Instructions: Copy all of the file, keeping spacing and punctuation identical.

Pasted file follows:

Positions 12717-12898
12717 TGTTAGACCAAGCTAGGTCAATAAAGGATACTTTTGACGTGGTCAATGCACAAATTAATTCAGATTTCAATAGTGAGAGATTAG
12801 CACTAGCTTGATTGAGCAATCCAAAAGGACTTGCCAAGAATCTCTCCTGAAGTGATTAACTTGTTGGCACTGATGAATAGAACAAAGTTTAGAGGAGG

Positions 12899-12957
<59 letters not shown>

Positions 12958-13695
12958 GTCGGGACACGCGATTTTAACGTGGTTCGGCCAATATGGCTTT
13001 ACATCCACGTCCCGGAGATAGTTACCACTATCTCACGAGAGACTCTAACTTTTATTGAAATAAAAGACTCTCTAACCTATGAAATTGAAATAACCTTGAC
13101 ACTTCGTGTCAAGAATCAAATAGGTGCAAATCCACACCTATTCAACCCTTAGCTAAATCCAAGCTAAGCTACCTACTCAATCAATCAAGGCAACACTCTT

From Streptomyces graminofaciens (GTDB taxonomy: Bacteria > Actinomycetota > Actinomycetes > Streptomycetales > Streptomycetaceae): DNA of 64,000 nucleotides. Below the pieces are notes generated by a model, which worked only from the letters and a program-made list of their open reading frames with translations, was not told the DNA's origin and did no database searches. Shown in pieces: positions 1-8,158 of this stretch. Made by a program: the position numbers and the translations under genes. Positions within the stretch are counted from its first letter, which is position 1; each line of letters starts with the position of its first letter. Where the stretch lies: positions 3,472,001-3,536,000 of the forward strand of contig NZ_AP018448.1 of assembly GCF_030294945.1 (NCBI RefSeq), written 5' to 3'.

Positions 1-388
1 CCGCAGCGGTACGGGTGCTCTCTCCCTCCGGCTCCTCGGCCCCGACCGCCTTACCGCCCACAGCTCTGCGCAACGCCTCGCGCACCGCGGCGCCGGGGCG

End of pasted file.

Positions 12717-12898
12717 TGTTAGACCAAGCTAGGTCAATAAAGGATACTTTTGACGTGGTCAATGCACAAATTAATTCAGATTTCAATAGTGAGAGATTAG
12801 CACTAGCTTGATTGAGCAATCCAAAAGGACTTGCCAAGAATCTCTCCTGAAGTGATTAACTTGTTGGCACTGATGAATAGAACAAAGTTTAGAGGAGG

Positions 12899-12957
<59 letters not shown>

Positions 12958-13695
12958 GTCGGGACACGCGATTTTAACGTGGTTCGGCCAATATGGCTTT
13001 ACATCCACGTCCCGGAGATAGTTACCACTATCTCACGAGAGACTCTAACTTTTATTGAAATAAAAGACTCTCTAACCTATGAAATTGAAATAACCTTGAC
13101 ACTTCGTGTCAAGAATCAAATAGGTGCAAATCCACACCTATTCAACCCTTAGCTAAATCCAAGCTAAGCTACCTACTCAATCAATCAAGGCAACACTCTT

From Streptomyces graminofaciens (GTDB taxonomy: Bacteria > Actinomycetota > Actinomycetes > Streptomycetales > Streptomycetaceae): DNA of 64,000 nucleotides. Below the pieces are notes generated by a model, which worked only from the letters and a program-made list of their open reading frames with translations, was not told the DNA's origin and did no database searches. Shown in pieces: positions 1-8,158 of this stretch. Made by a program: the position numbers and the translations under genes. Positions within the stretch are counted from its first letter, which is position 1; each line of letters starts with the position of its first letter. Where the stretch lies: positions 3,472,001-3,536,000 of the forward strand of contig NZ_AP018448.1 of assembly GCF_030294945.1 (NCBI RefSeq), written 5' to 3'.

Positions 1-388
1 CCGCAGCGGTACGGGTGCTCTCTCCCTCCGGCTCCTCGGCCCCGACCGCCTTACCGCCCACAGCTCTGCGCAACGCCTCGCGCACCGCGGCGCCGGGGCG